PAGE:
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Siphon During Power Outage

Joe S. asked about Erik O's comment re reverse siphoning of a trickle
filter during a power outage:  " To keep the water returns from
back-siphoning everything out of the tank during a power outage, I have
small holes drilled near the top that will break the siphon.  I know
you're out there Erik. How do you prevent water from squirting out these
holes when the pumps are one? If you are using a siphon to take water
out of the overflow, how do you get the siphon restarted after the power
goes out? I seems that you would pump the sump dry and ruin your pump."

I'm pretty sure I know what Erik has in mind, so I'll respond.  In the
sump at the bottom of a trickle filter Erik (and all the rest of us with
trickle filters and sumps) has a pump to return water in the sump to the
tank.  The standard off-the-shelf setup returns the water near the
surface of the tank.  Mine has a couple of elbows with a small piece of
plastic in a fan shape to distribute the water broadly near the surface
of the tank.  Those of us with supplemental CO2 have learned that
returning water near the surface causes considerable outgassing of CO2.
To reduce this problem we extend the sump water return pipe several
inches further down or even to the bottom of the tank.

Now suppose the power goes out.  The return pump and hose will reverse
flow and act like a siphon draining water out of the tank into the sump.
In the off-the-shelf setup this is not a problem because the water is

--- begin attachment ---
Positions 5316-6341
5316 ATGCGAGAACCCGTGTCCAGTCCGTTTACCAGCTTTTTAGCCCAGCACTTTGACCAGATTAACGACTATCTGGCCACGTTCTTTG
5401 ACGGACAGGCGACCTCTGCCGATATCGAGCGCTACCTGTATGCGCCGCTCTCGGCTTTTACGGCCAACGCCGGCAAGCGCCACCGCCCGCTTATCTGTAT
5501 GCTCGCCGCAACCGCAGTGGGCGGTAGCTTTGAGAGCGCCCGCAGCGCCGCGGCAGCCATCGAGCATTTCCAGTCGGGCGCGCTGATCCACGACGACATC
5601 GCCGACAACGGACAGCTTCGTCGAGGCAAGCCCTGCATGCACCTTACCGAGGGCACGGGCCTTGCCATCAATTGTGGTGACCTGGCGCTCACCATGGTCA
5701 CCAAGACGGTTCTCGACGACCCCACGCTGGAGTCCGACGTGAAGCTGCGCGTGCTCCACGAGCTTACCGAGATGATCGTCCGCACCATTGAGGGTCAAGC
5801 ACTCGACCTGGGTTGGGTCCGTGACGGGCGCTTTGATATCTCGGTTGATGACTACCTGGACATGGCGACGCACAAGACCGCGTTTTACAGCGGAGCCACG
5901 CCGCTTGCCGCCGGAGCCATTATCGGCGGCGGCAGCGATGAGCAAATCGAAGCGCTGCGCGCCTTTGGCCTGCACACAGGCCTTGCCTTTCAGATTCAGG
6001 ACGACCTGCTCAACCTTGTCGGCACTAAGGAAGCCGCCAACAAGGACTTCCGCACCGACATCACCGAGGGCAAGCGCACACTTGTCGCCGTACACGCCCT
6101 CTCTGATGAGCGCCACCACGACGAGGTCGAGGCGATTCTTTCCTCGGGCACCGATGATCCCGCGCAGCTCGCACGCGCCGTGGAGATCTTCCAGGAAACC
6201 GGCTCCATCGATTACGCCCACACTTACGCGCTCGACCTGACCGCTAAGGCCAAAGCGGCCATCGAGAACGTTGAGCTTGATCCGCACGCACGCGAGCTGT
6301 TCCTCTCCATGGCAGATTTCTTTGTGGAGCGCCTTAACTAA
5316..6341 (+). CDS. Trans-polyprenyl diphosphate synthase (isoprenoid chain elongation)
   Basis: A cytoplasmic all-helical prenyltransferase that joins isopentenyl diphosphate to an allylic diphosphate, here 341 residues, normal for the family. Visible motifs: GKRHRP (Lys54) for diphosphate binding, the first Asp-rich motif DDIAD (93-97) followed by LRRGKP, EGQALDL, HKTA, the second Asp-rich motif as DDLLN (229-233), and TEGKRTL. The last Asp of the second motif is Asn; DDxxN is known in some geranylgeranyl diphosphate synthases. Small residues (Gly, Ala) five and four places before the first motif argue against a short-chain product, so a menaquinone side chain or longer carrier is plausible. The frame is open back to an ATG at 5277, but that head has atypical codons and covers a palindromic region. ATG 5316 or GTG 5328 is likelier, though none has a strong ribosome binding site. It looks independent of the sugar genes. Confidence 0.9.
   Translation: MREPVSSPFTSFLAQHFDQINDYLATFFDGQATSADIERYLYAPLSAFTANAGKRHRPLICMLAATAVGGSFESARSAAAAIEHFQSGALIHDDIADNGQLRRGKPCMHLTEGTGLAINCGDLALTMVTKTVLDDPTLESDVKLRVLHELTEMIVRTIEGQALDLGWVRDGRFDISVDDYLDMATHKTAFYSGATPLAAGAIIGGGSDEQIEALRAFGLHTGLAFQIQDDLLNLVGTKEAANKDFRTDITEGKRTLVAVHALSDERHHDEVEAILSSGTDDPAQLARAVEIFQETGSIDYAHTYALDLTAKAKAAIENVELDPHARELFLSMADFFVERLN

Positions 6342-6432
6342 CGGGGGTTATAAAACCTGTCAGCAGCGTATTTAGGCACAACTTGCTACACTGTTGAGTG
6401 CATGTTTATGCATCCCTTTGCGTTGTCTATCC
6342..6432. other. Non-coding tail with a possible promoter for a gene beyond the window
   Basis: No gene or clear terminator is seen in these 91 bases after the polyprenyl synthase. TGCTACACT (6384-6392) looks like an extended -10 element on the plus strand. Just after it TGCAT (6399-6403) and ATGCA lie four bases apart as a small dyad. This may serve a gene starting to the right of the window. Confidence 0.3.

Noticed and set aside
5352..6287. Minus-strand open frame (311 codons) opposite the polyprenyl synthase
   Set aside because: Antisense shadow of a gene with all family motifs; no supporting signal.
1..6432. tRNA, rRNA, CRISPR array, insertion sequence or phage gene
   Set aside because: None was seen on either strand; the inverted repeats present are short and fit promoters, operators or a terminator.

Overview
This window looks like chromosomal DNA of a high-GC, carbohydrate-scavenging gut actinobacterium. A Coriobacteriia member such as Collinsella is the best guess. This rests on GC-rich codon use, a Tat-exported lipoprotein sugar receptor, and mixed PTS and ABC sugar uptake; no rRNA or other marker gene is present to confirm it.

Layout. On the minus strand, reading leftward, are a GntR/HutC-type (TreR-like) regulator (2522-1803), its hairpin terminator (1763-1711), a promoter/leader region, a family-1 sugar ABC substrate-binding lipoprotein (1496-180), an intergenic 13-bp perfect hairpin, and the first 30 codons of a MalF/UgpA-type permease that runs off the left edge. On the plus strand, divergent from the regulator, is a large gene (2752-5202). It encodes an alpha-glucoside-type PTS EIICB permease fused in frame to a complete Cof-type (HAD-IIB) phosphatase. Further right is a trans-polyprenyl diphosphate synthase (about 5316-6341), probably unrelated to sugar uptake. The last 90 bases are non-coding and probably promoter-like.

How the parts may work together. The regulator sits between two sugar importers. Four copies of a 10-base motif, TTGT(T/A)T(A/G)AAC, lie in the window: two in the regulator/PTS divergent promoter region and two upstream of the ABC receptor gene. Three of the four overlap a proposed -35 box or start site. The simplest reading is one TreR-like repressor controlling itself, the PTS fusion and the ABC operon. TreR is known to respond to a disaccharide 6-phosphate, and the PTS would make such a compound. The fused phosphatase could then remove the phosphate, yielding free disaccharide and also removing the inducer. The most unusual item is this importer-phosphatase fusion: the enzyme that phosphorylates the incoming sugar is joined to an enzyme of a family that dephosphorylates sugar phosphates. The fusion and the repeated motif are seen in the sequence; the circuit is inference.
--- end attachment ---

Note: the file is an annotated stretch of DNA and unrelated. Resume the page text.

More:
returned near the surface and the reverse siphon will 'break' before
more water has been drained than the sump can hold.  I tried this when I
first set up my 125 gal. tank and the sump filled up to just under 10
gallons before the siphon broke at the water level where the sump return
hose exited.  

If your return pipe goes to the bottom of the tank as mine does, you'll
more or less drain the entire tank before the siphon breaks.  In my case
that's about 100 gallons of water on my new oak floor!  Happily, I
spotted the problem when I extended my return pipe.  Unhappily, I came
up with a $50 solution instead of the $0.05 solution that Erik smartly
selected.  I bought a very expensive European check valve and installed
it in the return pipe.  When the power goes off and the water reverses
flow, the check valve stops the reverse flow.  Every so often I shut off
the power just to be sure the check valve is still working!  It would be
a catastrophe if it didn't!

Erik simply drilled a few small holes in the return pipe presumably an
inch or two below the water line.  True, a very small amount of water
will flow out those holes when the system is in normal operation.  But
when the power goes out, as soon as the water level reaches those holes,
air will rush in and break the siphon.  The next time I do maintenance
on my tank I will drill a few small holes in that location as a backup
to the check valve.

Regards, Steve Dixon in San Francisco where it's so hot I don't even
think its funny!